VA Appoints New Interoperability, Cybersecurity Leaders

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The Department of Veterans Affairs this week appointed two veteran government IT leaders to key agency posts responsible for data sharing with the Defense Department and cybersecurity.

In two consecutive emails this week, obtained by MeriTalk, VA Chief Information Officer LaVerne Council announced Steve Schliesman will lead VA’s Interagency Program Office and longtime NASA security executive Roopangi Kadakia will take over as the agency’s new chief information security officer.

Both posts are high-profile positions that get a lot of attention on Capitol Hill and both are considered critical to VA’s transformation efforts.

Established by Congress in 2011, VA’s Interagency Program Office is responsible for leading VA’s efforts to ensure health record interoperability with the Pentagon. The two agencies have been criticized in the past for their reluctance to cooperate on a common electronic health record system. The Pentagon awarded a $9 billion contract last year for the MHS Genesis system developed by Cerner, Leidos, and Accenture. VA, on the other hand, has been wrestling with developing a strategy for moving beyond VistA—the Veterans Health Information Systems and Technology Architecture. However, the two agencies have made significant progress on sharing veterans data during the past several years.

Steve Schliesman. (Photo: LinkedIn)
Steve Schliesman. (Photo: LinkedIn)

“Our focus on interoperability has never been sharper than it is right now, as DoD works to deploy their new system and we establish our path forward from the end of VistA 4 in 2018,” wrote Council in a July 18 email to staff. The Interagency Program Office “is singularly responsible for ensuring veterans have seamless, immediate access to their data throughout their lives,” she said. “VA needs a strong leader working with our team in the IPO, and today I am pleased to announce that Steve Schliesman will be that leader”

Schliesman is VA’s former assistant deputy CIO for project management and product development, appointed to that position in 2014 by former VA CIO Stephen Warren. A veteran, Schliesman also brings years of experience managing some of the largest IT programs in the U.S. Army.

“Our relationship with DoD is more positive and collaborative than it has ever been. Steve’s leadership and his commitment will bring us even closer to our shared vision,” Council wrote. “Steve has shared with some of us that he spent his formative years in the Army building soldiers, and he is now committing the second half of his career to caring for them.”

Kadakia takes over as VA CISO on July 24, according to Council. Her appointment comes at a critical time for VA, as the agency battles to eliminate material weaknesses in its cybersecurity programs and begins to act on its new Enterprise Cybersecurity Strategy.

“As we prepare for our next sprint toward our transformation goals, Ms. Kadakia’s unique experience will help us eliminate IT as a material weakness for VA, safeguard our employees’ and veterans’ data, move some of our own systems to the cloud, and strengthen security and oversight of our IT assets, systems, and applications, all while ensuring all employees have the privileges and resources they need to perform their jobs,” Council wrote in an email Tuesday.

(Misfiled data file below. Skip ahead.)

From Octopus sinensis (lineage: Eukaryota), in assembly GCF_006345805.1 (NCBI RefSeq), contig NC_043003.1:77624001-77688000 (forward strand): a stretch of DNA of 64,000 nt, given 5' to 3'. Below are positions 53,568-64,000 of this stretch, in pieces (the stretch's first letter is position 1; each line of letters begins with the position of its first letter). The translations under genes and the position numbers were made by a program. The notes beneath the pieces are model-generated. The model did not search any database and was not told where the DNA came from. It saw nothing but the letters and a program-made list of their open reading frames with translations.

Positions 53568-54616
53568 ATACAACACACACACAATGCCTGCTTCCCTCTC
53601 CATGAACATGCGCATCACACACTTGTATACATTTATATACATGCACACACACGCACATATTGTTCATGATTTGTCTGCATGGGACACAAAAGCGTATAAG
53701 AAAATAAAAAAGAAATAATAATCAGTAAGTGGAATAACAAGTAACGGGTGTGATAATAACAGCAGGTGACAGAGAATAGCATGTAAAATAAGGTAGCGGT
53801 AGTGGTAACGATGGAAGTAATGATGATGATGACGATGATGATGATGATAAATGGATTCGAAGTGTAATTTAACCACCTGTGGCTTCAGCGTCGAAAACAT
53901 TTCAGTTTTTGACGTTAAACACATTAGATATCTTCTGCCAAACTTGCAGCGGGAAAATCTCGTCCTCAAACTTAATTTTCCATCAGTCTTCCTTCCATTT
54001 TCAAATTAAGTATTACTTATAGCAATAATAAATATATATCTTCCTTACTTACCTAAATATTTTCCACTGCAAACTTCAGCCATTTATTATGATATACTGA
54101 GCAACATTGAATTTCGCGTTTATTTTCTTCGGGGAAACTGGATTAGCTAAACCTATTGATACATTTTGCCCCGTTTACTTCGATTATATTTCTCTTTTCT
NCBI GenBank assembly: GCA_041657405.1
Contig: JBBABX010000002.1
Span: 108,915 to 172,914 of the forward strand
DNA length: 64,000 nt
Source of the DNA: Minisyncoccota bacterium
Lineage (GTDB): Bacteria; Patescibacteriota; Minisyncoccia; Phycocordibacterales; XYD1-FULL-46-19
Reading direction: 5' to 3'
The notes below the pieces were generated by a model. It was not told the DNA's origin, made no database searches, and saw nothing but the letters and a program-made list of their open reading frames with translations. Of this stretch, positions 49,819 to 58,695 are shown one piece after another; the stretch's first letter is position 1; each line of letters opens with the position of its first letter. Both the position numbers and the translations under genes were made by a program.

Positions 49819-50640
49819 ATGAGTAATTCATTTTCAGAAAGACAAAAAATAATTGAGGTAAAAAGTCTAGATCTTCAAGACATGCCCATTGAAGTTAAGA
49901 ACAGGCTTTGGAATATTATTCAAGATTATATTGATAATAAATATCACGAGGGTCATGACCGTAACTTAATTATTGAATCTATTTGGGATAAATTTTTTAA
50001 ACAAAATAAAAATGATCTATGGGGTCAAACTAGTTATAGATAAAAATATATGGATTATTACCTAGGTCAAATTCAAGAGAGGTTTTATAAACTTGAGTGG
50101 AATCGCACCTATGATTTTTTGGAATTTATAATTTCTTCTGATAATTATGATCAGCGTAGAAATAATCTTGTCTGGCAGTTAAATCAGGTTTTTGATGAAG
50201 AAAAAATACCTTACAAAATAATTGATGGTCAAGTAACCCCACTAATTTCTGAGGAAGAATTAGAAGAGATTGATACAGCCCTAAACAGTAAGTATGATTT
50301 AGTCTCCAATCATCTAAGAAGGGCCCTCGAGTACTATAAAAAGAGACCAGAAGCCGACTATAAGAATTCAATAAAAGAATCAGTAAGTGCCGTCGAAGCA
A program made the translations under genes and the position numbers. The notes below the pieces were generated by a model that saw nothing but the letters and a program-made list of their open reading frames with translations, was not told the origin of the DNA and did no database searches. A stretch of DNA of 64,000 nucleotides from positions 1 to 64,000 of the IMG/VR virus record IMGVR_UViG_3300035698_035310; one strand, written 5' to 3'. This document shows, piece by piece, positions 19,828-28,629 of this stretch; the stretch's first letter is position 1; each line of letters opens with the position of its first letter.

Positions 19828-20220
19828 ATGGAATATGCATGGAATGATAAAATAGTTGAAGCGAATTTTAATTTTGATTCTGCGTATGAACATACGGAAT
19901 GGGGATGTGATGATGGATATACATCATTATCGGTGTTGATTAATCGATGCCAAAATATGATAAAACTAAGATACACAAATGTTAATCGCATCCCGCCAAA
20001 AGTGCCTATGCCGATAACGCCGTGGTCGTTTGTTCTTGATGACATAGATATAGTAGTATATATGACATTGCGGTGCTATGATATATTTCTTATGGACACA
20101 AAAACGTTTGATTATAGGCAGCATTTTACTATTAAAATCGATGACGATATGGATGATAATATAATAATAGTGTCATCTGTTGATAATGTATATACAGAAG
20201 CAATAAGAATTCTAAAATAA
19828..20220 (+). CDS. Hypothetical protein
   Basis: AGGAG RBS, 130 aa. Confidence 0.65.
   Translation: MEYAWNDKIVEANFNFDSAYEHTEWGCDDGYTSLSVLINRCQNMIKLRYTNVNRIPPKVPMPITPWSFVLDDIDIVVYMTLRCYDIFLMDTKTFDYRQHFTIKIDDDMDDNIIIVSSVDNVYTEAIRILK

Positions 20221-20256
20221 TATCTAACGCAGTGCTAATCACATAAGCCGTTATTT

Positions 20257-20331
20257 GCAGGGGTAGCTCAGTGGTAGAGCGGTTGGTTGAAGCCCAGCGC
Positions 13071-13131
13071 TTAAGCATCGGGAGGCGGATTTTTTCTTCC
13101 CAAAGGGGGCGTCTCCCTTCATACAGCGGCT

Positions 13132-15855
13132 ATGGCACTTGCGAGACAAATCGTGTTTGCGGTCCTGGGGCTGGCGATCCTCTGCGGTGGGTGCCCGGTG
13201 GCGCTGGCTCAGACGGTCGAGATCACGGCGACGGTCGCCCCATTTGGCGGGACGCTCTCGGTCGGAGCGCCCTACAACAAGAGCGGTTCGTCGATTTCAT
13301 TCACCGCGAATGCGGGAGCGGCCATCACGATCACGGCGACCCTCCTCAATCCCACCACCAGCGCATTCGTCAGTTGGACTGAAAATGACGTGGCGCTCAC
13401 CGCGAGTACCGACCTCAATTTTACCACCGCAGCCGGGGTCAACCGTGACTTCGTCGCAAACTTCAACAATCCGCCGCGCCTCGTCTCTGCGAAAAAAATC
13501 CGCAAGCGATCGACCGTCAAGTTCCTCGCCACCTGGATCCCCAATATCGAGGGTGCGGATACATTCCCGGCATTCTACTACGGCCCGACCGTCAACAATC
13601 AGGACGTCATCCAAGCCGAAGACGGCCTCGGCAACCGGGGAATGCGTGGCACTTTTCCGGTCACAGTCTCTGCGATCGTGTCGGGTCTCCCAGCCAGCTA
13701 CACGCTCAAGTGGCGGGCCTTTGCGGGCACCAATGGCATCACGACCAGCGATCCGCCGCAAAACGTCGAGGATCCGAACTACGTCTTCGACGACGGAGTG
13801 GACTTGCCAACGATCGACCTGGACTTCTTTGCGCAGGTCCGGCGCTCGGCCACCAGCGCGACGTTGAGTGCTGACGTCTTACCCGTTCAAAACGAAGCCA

Prior to working at NASA, Kadakia served in CISO roles at the International Finance Corporation (IFC) and the Department of Homeland Security’s Science and Technology organization.

Dan Verton
About Dan Verton
MeriTalk Executive Editor Dan Verton is a veteran journalist and winner of the First Place Jesse H. Neal National Business Journalism Award for Best News Reporting -- the highest award in the nation for business/trade journalism. Dan earned a Master's Degree in Journalism and Public Affairs from American University in Washington, D.C., and has spent the last 20 years in the nation's capital reporting on government, enterprise technology, policy and national cybersecurity. He’s also a former intelligence officer in the United States Marine Corps, has authored three books on cybersecurity, and has testified on critical infrastructure protection before both House and Senate committees.
One Comment
  1. Anonymous | - Reply
    We can't get the crap to work within the VA, why the hell does the CIO think we can get it working with DoD? The CIO is just dumb enough to think she's being told the truth by the hacks she's surrounded herself with. But we've come to expect this as she's shown that she has no clue about IT, the VA, or the government. She's working really hard on her next job and the industry is just silly enough to think she has a clue about anything to do with anything. Other than her staff that we hope leaves with her, the field can't wait for her to move on to her next corporate victim. She's useless. Just ask her to detail the restructuring that's happening under her, and she'll struggle mightily to explain anything beyond her direct employees and few basic concepts like EPMO. Other than that she has not clue how things are going. She's just waiting for that next job offer and will jump at it in a heartbeat as the walls she's made within VA keep closing in on her.

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